What seems simple is not always so. To arrive at a place of seeming simplicity can take tremendous effort, the assistance of others, a soul shaking amount of dammit-all courage.
This photograph was taken the day I learned to swim.
I was 45 years old.
When I was a child I was preoccupied by mermaids. My fantasies were about being one, I collected them, I wanted quite badly to be one. The hold up on that particular wish fulfillment was the fact that I was terrified of the water - because I could not swim and in fact on two occasions nearly drowned (or thought I nearly drowned - same thing to a panic stricken kid).
Perhaps my desire to be a mermaid stemmed from the fact that they could breathe underwater, and they could, of course, swim. Ya think?
There was a lot of water in my life as a child, it was unavoidable. Did I mention I grew up on an island? The irony is not lost on me. Not only were trips to the beach fairly frequent but everyone in my neighborhood had a swimming pool. The damned H2O was EVERYWHERE! And while I loved being in it, splashing around, just moving through it - feet firmly on the ground, head well above it - I never felt completely at ease because one slip, one push could send me under it and kill me. I knew instinctively that nobody would rush to my aid if I fell beneath the surface, not only because of my trust issues but because EVERYONE knew how to swim and assumed that I could as well. Because a kid who grows up on an island, surrounded by swimming pools, must certainly know how to swim and if that kid flails and/or stays under for a little too long why they are simply fooling around. But Joy don't play that.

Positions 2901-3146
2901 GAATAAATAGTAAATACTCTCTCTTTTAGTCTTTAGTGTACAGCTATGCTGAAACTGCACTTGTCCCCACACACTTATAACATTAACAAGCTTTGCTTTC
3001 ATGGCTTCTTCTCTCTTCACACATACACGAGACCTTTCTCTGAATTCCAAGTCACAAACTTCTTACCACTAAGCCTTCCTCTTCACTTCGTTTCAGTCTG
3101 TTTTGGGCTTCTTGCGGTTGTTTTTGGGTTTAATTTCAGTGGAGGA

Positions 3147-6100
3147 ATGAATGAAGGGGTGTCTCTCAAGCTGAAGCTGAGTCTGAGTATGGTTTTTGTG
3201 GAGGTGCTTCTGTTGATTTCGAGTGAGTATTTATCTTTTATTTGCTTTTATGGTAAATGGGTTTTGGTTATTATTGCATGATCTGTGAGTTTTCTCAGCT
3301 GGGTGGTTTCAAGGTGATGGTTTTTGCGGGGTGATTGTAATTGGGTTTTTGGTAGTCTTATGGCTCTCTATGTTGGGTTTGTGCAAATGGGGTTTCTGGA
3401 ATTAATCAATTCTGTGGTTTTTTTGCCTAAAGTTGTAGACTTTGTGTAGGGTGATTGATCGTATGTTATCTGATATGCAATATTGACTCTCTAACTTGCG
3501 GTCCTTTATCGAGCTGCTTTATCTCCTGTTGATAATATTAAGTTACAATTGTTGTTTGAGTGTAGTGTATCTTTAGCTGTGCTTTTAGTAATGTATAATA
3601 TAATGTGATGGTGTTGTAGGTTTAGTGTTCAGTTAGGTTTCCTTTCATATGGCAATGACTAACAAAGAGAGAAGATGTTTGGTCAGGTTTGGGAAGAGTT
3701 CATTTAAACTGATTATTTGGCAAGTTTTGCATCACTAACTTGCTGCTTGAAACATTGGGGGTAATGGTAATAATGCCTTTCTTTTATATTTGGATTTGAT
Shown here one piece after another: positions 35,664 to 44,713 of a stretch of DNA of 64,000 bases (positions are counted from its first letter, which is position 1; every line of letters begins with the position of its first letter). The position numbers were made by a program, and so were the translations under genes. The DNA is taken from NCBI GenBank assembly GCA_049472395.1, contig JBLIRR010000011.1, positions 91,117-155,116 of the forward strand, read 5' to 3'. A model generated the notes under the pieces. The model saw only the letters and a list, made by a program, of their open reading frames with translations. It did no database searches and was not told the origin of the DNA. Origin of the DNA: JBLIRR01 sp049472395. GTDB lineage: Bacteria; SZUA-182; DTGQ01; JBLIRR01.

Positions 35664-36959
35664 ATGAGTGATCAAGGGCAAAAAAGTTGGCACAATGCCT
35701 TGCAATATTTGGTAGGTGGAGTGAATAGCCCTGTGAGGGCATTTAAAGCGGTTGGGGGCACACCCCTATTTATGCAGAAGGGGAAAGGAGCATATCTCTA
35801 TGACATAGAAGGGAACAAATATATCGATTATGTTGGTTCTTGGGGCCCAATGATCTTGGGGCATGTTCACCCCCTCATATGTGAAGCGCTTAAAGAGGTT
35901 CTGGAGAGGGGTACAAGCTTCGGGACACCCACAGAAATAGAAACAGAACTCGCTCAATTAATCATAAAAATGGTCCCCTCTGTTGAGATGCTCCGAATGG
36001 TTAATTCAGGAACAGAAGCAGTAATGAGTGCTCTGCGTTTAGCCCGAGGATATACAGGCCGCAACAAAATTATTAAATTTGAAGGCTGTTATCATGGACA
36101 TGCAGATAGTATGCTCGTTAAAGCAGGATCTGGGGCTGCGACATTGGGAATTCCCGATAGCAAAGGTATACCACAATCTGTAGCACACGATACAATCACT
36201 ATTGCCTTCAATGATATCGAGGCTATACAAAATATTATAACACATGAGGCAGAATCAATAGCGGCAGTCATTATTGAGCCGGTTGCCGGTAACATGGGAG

So I stayed dry far more than I liked.
Until I was taught to swim and to float - like a mermaid. So what you see on the surface may look like nothing special, look again, it might be the biggest event in someone's life.